Matthias Klinghardt responded to Mark Goodacre’s 2002 book, The Case Against Q, with an article proposing a Marcionite solution to the Synoptic Problem: “The Marcionite Gospel and the Synoptic Problem: A New Suggestion” published in Novum Testamentum, 2008.
For those of us who like to be reminded, here are the traditional theories on the Synoptic Problem:
The Griesbach or Two-Gospel theory — that Mark was the last gospel to be composed — is a minority view. Recently published proponents are William R. Farmer, Allan McNicol and David Peabody (Klinghardt, p.2).
Arguments for Markan priority — summed up in Goodacre’s book as the case against the Griesbach hypothesis — have persuaded most scholars so for the purposes of this discussion Klinghardt [MK] does not call this into question. It is the major part of The Case Against Q that has proved controversial and that MK addresses. Criticism against Goodacre’s thesis has also come from
- John S. Kloppenborg (2003),
- F. G. Downing (2001),
- Paul Foster (2003),
- Christopher M. Tuckett (2004) (review)
- and C. S. Rodd (2003) (review).
- (The above are referenced by MK. Other responses can be found via Mark Goodacre’s site.)
MK begins by noting two positive arguments supporting Goodacre’s argument for the Farrer hypothesis (also known as the Farrer-Goulder hypothesis) that Mark alone (without Q) was the primary source for both Matthew and Luke, and that Luke also knew and revised Matthew:
- the minor agreements (e.g. both Luke (22:64) and Matthew (26:68) have the mockers of Jesus taunt with “Who is it who struck you?”, but this is not found in Mark)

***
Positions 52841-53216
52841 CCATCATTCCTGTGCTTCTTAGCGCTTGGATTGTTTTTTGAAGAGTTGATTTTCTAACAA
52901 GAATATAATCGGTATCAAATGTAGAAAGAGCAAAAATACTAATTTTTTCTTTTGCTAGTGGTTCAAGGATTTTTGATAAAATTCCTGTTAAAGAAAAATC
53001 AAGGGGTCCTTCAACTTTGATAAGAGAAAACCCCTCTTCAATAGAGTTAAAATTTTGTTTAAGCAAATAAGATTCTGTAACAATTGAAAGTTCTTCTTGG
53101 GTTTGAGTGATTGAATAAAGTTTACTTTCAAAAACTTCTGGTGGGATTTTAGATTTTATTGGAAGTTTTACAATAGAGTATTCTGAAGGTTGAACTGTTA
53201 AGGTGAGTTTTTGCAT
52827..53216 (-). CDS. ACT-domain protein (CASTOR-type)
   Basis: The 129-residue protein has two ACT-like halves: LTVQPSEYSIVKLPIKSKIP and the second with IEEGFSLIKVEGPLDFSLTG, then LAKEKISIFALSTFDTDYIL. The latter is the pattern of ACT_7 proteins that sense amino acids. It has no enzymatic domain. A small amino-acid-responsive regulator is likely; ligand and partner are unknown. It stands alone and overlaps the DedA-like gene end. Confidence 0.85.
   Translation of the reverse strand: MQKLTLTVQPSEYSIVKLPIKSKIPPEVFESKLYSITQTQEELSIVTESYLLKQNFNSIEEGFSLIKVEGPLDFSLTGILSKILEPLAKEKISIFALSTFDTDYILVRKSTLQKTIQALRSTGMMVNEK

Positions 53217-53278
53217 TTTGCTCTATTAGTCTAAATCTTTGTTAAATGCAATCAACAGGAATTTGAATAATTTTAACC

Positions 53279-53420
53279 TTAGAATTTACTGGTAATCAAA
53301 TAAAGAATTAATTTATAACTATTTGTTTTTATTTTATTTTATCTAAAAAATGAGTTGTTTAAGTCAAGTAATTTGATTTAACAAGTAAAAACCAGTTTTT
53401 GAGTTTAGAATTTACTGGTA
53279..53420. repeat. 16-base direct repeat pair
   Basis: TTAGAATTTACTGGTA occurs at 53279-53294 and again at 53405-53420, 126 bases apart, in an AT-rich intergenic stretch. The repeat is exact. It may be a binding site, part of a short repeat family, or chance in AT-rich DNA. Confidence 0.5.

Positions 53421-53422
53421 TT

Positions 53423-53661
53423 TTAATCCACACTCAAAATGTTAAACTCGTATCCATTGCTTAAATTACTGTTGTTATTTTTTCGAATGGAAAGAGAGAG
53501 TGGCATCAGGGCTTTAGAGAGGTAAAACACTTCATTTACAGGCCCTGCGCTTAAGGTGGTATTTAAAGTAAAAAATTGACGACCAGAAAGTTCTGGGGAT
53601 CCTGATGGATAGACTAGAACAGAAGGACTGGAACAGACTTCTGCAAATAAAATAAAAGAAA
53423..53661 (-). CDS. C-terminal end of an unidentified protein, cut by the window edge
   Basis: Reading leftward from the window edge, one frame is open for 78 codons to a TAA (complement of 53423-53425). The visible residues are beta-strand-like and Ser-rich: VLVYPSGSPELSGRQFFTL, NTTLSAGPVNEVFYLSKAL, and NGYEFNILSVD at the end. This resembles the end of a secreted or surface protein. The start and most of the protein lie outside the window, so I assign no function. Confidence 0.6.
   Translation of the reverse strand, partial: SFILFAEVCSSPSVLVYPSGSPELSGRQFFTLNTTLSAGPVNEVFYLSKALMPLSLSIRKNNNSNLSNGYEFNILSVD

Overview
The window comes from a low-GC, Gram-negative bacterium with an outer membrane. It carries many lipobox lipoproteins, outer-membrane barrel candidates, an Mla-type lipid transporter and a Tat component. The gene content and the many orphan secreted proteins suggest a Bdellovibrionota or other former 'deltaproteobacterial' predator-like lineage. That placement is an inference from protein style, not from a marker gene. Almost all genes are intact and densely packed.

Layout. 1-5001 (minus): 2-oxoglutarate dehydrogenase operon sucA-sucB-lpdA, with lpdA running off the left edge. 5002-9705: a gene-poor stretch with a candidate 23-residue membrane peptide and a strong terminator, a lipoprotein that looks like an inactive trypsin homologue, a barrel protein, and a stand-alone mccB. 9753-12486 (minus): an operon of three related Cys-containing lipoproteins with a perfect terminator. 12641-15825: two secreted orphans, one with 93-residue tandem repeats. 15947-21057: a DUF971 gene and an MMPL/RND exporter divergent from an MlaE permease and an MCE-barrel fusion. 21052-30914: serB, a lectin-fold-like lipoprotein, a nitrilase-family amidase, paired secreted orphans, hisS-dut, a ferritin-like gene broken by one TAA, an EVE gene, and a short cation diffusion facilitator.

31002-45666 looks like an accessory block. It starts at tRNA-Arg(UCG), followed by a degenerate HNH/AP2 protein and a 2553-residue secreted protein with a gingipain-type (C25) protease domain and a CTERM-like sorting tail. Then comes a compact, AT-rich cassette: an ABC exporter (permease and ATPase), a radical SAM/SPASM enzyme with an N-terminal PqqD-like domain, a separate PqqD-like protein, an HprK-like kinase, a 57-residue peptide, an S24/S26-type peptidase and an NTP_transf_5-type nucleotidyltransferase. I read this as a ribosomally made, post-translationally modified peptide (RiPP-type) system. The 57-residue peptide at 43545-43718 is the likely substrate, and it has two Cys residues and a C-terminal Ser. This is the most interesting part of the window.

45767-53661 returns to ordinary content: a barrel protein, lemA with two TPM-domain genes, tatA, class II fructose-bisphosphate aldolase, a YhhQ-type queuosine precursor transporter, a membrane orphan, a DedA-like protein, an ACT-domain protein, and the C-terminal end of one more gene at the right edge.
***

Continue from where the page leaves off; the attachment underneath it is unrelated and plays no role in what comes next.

- the hypothetical nature of Q
On the question of the minor agreements MK sides with Goodacre:
As for the minor agreements, Goodacre has a strong point insisting on the principal independence of Matthew and Luke according to the 2DH. This excludes the evasive solution that, although basically independent from one another, Luke knew and used Matthew in certain instances.
Methodologically, it is not permissible to develop a theory on a certain assumption and then abandon this very assumption in order to get rid of some left over problems the theory could not sufficiently explain. The methodological inconsistency of this solution would be less severe, if “Q” existed. But since “Q” owes its existence completely to the conclusions drawn from a hypothetical model, such an argument flies in the face of logic: it annuls its own basis.
This is the reason why Goodacre’s reference to the hypothetical character of “Q” carries a lot of weight. More weight, certainly, than Kloppenborg would concede: he tries to insinuate that Mark is as hypothetical as “Q”, since Mark “is not an extant document, but a text that is reconstructed from much later manuscripts.” This exaggeration disguises the critical point: the hypothetical character of the “document Q” would certainly not pose a problem, if “Q” was based on existing manuscript evidence the way Mark is.
It is, therefore, important to see that these two objections are closely related to each other: They prove that the minor agreements are, in fact, “fatal to the Q hypothesis”. (my formatting)
But there are problems with thinking that Luke knew Matthew, as MK notes: read more